A beginner’s guide to barley: Price, uses & market overview

Explore a thorough overview of the barley market, learn how it works in simple terms and get to grips with its significance as a popular global commodity.
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Updated: Nov 23, 2023
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On this page, we explore everything you need to know about barley. Gain insights into barley market trends, pricing mechanisms, and the environmental impact of barley. 

Read on to learn more about this popular commodity and find links to beginner friendly guides explaining how you can get involved in barley. 

What is barley?

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Barley is a cereal grain that has been cultivated for over 10,000 years. As one of the world’s oldest commodities, it’s a versatile crop that is grown mainly for use in livestock feed, malt production, and human food products. 

Its adaptable nature means barley can be grown around the world from North America and Europe to North Africa and Asia. Historically, barley was predominantly used for brewing beer and distilling spirits. In recent times, there has been a change and the majority of barley cultivation is focused on animal fees. 

Historically, much of the barley crop went to brewing beer and distilling spirits. However, over the past century, the majority of barley cultivation has focused on animal feed. 

Barley market overview

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Despite ups and downs over the past decades, the barley market has demonstrated overall growth. According to the International Grains Council, the global barley market has reached nearly 150 million tonnes in the past few years. 

The barley price has been pretty stable on the whole but it is very seasonal, with prices peaking in June and July of each year going back to 2016. More demand is coming from emerging markets in Asia in particular, but so far the supply has held up to keep prices in check.

Supply can be fragile, however. In 2012, weather disasters in Canada, Australia, and Russia – three of the biggest barley producers – damaged the crops and sent prices soaring up to $260/ton, its highest price for more than 30 years. Grain prices at that level are no good to anyone, so it quickly fell back again and has been around half that ever since.

Is barley valuable? 

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Yes, barley is a valuable commodity and there are numerous reasons why investors are attracted to the market. We have highlighted some of these key fundamentals below, explaining what they are and why they matter.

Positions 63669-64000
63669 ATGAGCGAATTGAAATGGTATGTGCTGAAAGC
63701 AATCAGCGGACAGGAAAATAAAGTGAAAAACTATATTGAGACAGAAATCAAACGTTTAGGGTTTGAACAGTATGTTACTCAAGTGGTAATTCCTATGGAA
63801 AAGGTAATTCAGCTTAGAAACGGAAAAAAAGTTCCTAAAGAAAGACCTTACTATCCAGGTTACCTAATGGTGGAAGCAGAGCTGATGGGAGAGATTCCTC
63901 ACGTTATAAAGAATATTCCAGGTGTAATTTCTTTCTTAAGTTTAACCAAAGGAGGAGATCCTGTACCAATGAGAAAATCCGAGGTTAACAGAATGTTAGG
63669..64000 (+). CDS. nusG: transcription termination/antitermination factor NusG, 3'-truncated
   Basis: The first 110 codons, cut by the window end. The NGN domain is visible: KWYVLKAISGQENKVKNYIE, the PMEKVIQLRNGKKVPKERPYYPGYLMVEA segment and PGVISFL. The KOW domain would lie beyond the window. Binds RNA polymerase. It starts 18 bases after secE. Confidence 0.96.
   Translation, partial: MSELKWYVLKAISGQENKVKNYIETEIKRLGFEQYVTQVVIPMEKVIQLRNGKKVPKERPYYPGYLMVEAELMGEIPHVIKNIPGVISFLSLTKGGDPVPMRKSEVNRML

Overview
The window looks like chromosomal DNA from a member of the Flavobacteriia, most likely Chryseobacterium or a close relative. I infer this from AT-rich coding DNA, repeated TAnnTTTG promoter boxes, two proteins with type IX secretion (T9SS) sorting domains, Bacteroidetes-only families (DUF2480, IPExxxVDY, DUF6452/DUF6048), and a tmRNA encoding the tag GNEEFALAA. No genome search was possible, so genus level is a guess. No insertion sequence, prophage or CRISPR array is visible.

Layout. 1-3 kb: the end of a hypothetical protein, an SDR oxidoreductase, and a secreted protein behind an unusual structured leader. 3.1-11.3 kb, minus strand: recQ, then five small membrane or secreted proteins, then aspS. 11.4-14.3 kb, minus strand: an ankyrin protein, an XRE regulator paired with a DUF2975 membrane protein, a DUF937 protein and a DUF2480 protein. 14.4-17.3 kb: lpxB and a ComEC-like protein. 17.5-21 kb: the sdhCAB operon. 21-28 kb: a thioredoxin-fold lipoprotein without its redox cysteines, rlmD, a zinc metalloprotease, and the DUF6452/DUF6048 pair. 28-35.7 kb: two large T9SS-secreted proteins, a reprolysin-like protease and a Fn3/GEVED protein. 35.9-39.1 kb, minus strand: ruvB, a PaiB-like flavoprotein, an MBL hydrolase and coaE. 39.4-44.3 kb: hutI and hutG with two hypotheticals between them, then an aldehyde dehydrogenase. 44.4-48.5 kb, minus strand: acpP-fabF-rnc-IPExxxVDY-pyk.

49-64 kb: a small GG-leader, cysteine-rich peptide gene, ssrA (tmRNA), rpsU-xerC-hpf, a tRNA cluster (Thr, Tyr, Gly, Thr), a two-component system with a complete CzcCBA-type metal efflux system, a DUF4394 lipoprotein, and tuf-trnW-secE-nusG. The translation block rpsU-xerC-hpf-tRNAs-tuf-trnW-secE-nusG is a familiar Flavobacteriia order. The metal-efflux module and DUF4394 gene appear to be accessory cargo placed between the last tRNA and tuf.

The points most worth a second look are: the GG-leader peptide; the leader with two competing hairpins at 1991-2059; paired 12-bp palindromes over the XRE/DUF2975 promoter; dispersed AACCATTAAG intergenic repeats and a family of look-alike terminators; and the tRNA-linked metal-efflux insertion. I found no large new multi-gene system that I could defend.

• Barley has many uses. Barley is a widely used crop that is versatile and used in various industries. Some of these include food, beverage, agricultural feed, and biofuel. This diverse usage means that demand for barley is consistent. 
  • There is a limited supply of barley. Growing barley requires specific conditions, which means it’s only produced in certain parts of the world. This makes its price more stable than other commodities as it’s less likely to be affected by oversupply. 
  • Demand for barley is increasing. As mentioned previously, barley is used in a wide range of industries. As the global population continues to increase, demand for food, feed, and biofuel is expected to grow. This could make barely an excellent long-term investment. 
  • Barley has economic importance. Like other crops, barley is important in many regions of the world, especially North America and Europe. It has a key role in the agriculture sector, and its success is linked closely to economic success. 

How to invest in barley

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You can invest in barley by using a commodity trading platform. These platforms offer a range of commodities and are very easy to use. There are different platforms suitable for specific requirements. 

Some let you buy physical barley, others let you trade barley, and many are designed for investing in the grain. Visit our dedicated guide to discover how to invest in barley.

Barley in your investment portfolio

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A diverse investment portfolio can help protect you during market uncertainty, and the inclusion of barley can add value while allowing you to spread your money across various markets. 

Barley often moves independently to traditional investments like stocks and bonds. You can include barley in your portfolio as a hedge against potential losses. During times of economic uncertainty, investors view commodity grains such as barley as attractive options. 

Barley’s long history and the fact it is a crucial commodity for various markets including livestock feed, makes it a good long term play.

Barley vs other commodities

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Barley is part of the grains family of commodities, including wheat, corn, and rice. Each commodity is unique in its own way and offers different features for investors and traders. You can learn more about specific precious metals using our dedicated guides below. 

  • Wheat. Wheat is a grain that is grown around the world and is used for various foods. 
  • Corn. Corn is one of the most versatile commodities with many uses, including livestock feed, biofuel, oil, and food. 
  • Rice. Rice is the most popular grain commodity and a staple for half the world’s population 
  • Soybean. Soybean is a major global commodity used for livestock feed and cooking oil.

FAQs

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Risk disclaimer
Prash Raval
Financial Writer
Prash is a financial writer for Invezz covering FX, the stock market and investing. For over a decade he has traded spot FX full time while... read more.